Condensed Matter & Materials Physics


Quantum Systems


Prof Ian Ford

My research concerns the behaviour of systems out of equilibrium, such as phase transitions in molecular matter (for example water condensation, macromolecular structural selection, growth of crystalline materials), or quantum systems that are undergoing thermalisation or measurement. I am interested in the nature and meaning of entropy as a measure of the irreversibility of such transformations, and use statistical mechanics and stochastic thermodynamics to investigate various phenomena. The kinetics of crossing of thermodynamic barriers en route to equilibrium has been of particular interest, especially the nucleation of nanoparticles, such as aerosol formation from gaseous precursors.

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Dr Arijeet Pal

I am a theoretical physicist with interests in condensed matter and statistical physics, and quantum information science. I am interested in the behaviour of natural and engineered quantum systems comprising of atoms, electrons, and light. These systems host a range of non-equilibrium phenomena due to interactions amongst themselves and with their environment. My research aims to unravel new dynamical phenomena realised due to the quantum superposition principle and entanglement and characterise phases of matter based on the non-equilibrium dynamics of quantum information. These quantum states can be harnessed for potential applications in the new generation of devices for quantum sensing and information processing.

Some of the research topics in my group include Many-body localisation, Quantum scars and Hilbert space fragmentation, Quantum chaos, Quantum circuits, Quantum measurements, Dissipative quantum systems, and Topological matter.


Dr Frank Kruger

Our group investigates the formation of novel states of quantum matter in strongly correlated electron systems. We use analytical tools such as quantum field theory and renormalisation group calculations to understand the collective behaviour of electrons and the nature of quantum phase transitions between different phases of matter. More recently, we have started to study quantum spin liquids. These are highly frustrated magnetic materials in which strong quantum fluctuations prevent the formation of magnetic order down to absolute zero temperature. Remarkably, the spin degrees of freedom can break up or fractionalise into particles that satisfy fermionic quantum statistics. Although the emergent fermions in insulating quantum spin liquids don’t carry electric charge, they behave in many respects like interacting electrons in metals. In addition, they are coupled to gauge fields, resulting in even richer behaviours.


Prof Marzena Szymanska

Our group researches out-of-equilibrium quantum phenomena in driven-dissipative light-matter systems. These systems bridge the gap between quantum optics and many-body quantum theory where many degrees-of-freedom give rise to emergent collective behaviour. The presence of drive and dissipation mean that the Hamiltonian is not the only source of dynamics, resulting in rich phenomena which is intrinsically different to its equilibrium counterpart. We apply a combination of analytical methods (Keldysh Field Theory, Renormalisation Group, Green’s Functions, Quantum Trajectories, Master Equations) in addition to numerical techniques (Stochastic Phase Space Simulations, Truncated Wigner,  Positive-P, Tensor Networks) to better understand novel behaviour in non-equilibrium, for example: superfluidity in condensates, phase transitions in low-dimensions and non-equilibrium universality classes such as Kardar-Parisi-Zhang (KPZ). Recently we have been extending our research to highly tuneable driven-dissipative lattices of bosons, spins and fermions. A large class of these can be faithfully represented by tensor networks and we are currently interested in extrapolating established ideas for closed systems to open systems to give insight into symmetry-protected phases and to address fundamental questions of entanglement growth.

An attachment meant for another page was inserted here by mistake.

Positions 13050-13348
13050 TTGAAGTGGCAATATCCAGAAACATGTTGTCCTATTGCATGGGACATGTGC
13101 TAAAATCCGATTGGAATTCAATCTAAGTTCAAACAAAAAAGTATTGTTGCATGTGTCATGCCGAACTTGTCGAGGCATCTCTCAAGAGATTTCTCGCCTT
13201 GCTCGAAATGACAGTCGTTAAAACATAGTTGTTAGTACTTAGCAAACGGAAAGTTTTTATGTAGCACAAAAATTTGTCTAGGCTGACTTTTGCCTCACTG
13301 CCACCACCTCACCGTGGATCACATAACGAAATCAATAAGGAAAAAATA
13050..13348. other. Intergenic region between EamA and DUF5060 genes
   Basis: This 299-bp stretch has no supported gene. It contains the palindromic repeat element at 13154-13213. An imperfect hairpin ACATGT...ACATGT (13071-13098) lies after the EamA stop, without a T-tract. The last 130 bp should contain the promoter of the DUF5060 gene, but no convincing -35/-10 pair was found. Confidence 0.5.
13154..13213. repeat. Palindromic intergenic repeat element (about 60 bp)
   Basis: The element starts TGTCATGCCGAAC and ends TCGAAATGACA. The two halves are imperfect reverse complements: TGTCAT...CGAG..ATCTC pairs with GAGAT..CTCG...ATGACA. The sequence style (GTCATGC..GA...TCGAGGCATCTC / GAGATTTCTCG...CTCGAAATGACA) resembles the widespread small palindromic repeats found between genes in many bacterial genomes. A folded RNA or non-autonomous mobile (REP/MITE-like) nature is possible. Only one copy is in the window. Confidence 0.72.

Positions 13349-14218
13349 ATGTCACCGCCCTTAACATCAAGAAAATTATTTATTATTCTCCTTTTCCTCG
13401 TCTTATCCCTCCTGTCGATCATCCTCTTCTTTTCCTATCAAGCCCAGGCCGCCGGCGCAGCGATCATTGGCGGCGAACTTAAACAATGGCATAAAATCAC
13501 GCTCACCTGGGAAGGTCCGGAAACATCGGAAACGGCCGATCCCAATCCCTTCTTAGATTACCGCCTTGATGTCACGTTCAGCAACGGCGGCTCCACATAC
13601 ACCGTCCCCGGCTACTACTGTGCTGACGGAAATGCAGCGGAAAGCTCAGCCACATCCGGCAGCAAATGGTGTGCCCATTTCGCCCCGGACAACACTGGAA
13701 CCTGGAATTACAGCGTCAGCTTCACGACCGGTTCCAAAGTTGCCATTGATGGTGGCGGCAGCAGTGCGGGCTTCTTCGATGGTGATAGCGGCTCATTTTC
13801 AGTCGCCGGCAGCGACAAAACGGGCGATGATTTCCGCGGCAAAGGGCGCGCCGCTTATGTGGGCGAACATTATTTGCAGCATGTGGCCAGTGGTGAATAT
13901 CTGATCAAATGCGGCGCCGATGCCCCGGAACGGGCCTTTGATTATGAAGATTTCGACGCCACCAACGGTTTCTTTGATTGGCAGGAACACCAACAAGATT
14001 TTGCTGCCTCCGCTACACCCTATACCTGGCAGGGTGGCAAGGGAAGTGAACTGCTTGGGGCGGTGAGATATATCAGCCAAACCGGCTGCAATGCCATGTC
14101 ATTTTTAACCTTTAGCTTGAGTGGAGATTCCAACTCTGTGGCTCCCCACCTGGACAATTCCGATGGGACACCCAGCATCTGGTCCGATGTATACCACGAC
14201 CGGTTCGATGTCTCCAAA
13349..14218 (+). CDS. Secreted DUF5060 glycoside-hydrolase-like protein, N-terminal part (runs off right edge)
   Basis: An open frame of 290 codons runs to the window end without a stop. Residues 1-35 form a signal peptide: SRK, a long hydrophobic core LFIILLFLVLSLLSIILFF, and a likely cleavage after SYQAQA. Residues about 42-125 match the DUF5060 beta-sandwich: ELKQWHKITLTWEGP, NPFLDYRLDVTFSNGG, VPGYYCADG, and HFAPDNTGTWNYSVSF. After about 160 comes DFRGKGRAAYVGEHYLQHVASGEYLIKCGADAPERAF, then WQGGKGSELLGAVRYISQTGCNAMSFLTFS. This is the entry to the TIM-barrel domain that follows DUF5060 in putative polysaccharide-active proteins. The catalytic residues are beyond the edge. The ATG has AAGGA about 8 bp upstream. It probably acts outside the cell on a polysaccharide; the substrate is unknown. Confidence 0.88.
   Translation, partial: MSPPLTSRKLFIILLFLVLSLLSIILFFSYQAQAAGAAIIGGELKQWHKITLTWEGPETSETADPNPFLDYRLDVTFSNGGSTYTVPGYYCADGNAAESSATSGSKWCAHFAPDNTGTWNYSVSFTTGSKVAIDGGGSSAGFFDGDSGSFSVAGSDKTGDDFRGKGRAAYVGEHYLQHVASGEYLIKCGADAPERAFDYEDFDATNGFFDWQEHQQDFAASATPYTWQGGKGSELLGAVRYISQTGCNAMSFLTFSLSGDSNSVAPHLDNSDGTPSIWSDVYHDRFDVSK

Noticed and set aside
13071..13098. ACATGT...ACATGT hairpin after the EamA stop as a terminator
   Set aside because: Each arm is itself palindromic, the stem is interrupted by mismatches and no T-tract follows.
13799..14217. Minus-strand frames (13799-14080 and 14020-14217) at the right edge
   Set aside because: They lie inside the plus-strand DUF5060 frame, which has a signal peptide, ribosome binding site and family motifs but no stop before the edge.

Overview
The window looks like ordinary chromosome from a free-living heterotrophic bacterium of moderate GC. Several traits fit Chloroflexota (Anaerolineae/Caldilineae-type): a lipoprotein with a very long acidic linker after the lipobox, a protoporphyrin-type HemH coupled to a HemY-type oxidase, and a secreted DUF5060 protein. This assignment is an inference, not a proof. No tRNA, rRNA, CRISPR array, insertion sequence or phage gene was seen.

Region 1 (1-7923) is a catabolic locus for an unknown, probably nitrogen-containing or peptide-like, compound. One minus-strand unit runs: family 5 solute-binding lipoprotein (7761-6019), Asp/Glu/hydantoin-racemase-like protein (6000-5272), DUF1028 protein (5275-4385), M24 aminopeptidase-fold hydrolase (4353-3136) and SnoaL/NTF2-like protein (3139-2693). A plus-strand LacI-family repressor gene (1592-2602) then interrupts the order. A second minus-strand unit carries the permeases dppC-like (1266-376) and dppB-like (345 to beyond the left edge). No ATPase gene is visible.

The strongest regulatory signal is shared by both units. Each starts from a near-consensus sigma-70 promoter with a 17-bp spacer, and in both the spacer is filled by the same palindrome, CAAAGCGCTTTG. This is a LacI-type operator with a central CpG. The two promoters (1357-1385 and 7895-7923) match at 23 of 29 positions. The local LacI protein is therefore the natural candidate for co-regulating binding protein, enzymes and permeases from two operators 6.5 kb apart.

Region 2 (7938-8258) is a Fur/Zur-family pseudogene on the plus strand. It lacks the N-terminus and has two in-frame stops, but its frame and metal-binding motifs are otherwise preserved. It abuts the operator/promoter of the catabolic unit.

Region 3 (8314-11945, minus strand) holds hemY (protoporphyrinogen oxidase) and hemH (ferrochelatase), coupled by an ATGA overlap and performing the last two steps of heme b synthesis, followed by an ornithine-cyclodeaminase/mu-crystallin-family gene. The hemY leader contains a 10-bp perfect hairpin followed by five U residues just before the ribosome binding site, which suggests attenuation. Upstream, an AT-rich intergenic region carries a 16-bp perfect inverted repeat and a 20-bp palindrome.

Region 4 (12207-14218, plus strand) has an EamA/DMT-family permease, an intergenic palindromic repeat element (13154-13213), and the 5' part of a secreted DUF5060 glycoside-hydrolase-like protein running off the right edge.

Dr Roger Johnson

We work on the experimental determination of structure-property relationships in quantum materials, and develop phenomenological models of the underlying physical mechanisms via group-theoretical approaches and Landau theory. At present we are focused on magneto-orbital physics of novel quadruple perovskite manganites, and unusual effects of quantum magnetism found in hybrid organic/inorganic compounds and fully inorganic oxides. We perform in-house experiments to characterise the crystal structure and physical properties of new materials using, for example, single crystal and powder x-ray diffractometers, squid magnetometers, and bespoke dielectric and ferroelectric instrumentation. Our core research involves analysis of data collected during experiments at large-scale central facilities, mostly the ISIS Neutron and Muon Source and Diamond Light Source, both based in Oxfordshire, UK.


Dr Mark Buitelaar

The focus of our group is on the experimental study of solid-state quantum devices for quantum information processing applications. For device fabrication and development we benefit from the excellent fabrication facilities of the London Centre for Nanotechnology, including its class 6 cleanroom. Examples of the quantum devices we investigate are charge and spin qubits in carbon nanotube quantum dots, single-dopant spin qubits in silicon and topological qubits in semiconductor nanowires. Our lab is equiped with a number of dilution refrigerators that allow us to study these quantum devices at mK temperatures - using high-frequency measurement techniques for readout and control at the level of individual electron spins. We work closely with other groups within the UCL Quantum Science and Technology Institute as well as many other research groups and industry partners worldwide.